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Old 05-15-2011, 10:45 PM   #51
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My thoughts... draw down on the invader and tell him to freeze, if he runs away, fine. If he makes any movement toward you, empty your gun in him. If he freezes, order him - hands up and face down, and tell him any attempt to get up, and you'll unload on him....BTW, good discussion here. Thanks OP...
Indeed, but something to ponder here. Most often, BG's confronted and ordered to stop and freeze by armed LE, with a gun trained on them, take off and flee anyways.

Do yourself a favor, Just shoot them. Save the taxpayers some money and the over burdened and sometimes often, incompetent judiciary system the trouble of the litigation and sentencing, and there is one less tax burden to send to overcrowded jails and prisons.

More importantly, you get some experience shooting a real, live moving target, instead of them paper or steel targets. YMMV

Just typing out loud.....
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Old 05-15-2011, 11:23 PM   #52
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If an intruder or burglar were to enter my home uninvited. Chances are they are definitely packing a weapon of some sort. But just the idea that they are there for reasons that are considered dangerous and perhaps life-threatening, if you FEAR FOR YOUR LIFE and the LIVES OF YOUR FAMILY MEMBERS, chances are self-preservation will kick in.

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Old 05-16-2011, 02:26 PM   #53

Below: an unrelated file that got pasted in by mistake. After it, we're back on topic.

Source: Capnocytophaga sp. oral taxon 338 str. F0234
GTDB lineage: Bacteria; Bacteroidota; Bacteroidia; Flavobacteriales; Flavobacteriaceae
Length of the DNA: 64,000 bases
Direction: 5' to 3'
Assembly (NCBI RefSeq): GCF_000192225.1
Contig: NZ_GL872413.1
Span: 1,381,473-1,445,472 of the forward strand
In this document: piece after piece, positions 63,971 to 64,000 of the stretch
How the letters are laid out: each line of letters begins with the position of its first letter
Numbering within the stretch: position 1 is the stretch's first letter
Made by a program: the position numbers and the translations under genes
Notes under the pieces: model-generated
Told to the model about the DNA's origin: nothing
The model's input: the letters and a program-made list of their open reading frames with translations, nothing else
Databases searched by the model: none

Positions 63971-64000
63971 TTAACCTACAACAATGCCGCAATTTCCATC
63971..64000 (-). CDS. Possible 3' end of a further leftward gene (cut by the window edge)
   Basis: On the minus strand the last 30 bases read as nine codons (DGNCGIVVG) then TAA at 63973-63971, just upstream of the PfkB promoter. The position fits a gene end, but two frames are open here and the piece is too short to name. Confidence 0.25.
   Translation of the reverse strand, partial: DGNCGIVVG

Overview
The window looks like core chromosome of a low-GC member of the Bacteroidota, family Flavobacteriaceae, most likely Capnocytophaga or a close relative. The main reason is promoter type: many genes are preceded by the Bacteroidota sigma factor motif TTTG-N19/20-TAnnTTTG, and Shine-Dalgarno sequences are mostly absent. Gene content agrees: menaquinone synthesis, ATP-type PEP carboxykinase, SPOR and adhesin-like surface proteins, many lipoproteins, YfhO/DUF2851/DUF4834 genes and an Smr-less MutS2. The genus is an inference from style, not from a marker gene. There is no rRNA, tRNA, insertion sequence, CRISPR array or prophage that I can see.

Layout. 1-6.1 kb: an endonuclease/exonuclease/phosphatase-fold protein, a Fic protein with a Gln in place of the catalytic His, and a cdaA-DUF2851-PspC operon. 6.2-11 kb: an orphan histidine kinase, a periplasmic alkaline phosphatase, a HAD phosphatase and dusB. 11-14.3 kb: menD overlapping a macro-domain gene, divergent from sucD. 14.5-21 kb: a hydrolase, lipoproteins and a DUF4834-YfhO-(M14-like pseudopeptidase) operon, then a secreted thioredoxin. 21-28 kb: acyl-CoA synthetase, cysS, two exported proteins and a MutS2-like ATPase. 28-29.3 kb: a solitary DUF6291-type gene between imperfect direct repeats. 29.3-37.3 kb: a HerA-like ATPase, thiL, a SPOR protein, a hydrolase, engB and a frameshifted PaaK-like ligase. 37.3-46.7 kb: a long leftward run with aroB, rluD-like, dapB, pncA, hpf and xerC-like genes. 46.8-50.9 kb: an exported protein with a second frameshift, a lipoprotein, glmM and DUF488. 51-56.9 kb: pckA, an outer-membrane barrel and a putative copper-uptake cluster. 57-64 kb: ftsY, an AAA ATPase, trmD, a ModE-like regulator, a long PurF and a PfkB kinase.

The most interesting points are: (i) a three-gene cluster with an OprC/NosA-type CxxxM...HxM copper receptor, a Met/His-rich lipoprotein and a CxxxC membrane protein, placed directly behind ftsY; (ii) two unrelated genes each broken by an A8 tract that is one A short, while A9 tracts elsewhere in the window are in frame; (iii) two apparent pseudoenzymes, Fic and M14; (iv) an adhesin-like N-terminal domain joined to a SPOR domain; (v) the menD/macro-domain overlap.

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You call it murder, I call it defending your home. I dont care if he has his hands up, he is in MY home, and how do I know he doesnt have a pistol in his pocket or concealed somewhere that he didnt get the chance to pull?

And just because you shoot somebody in the back does NOT mean they are fleeing. If you live alone, you wake up in the middle of the night to a noise, go out your bedroom door and see a man that has just walked past and you shoot, he was not fleeing you just had the drop on him. What if he was holding you at gun point and he didnt know you had a pistol in your pocket
and he turned around long enough for whatever reason and you had a shot?
Hopefully, you won't have to face parrot-lawyer in court,

squawking "AWWWK! He shot him in the back!

He shot him in the back!" about 300 times during the course of a

legal proceeding...
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Old 05-16-2011, 02:39 PM   #54
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Indeed, but something to ponder here. Most often, BG's confronted and ordered to stop and freeze by armed LE, with a gun trained on them, take off and flee anyways......
Good point. Actually I think I'd prefer them to take off running. The last thing I'd want to have to do is shoot someone. I would think if you have to kill someone, legally, your world turns to sh*t for a good while after that.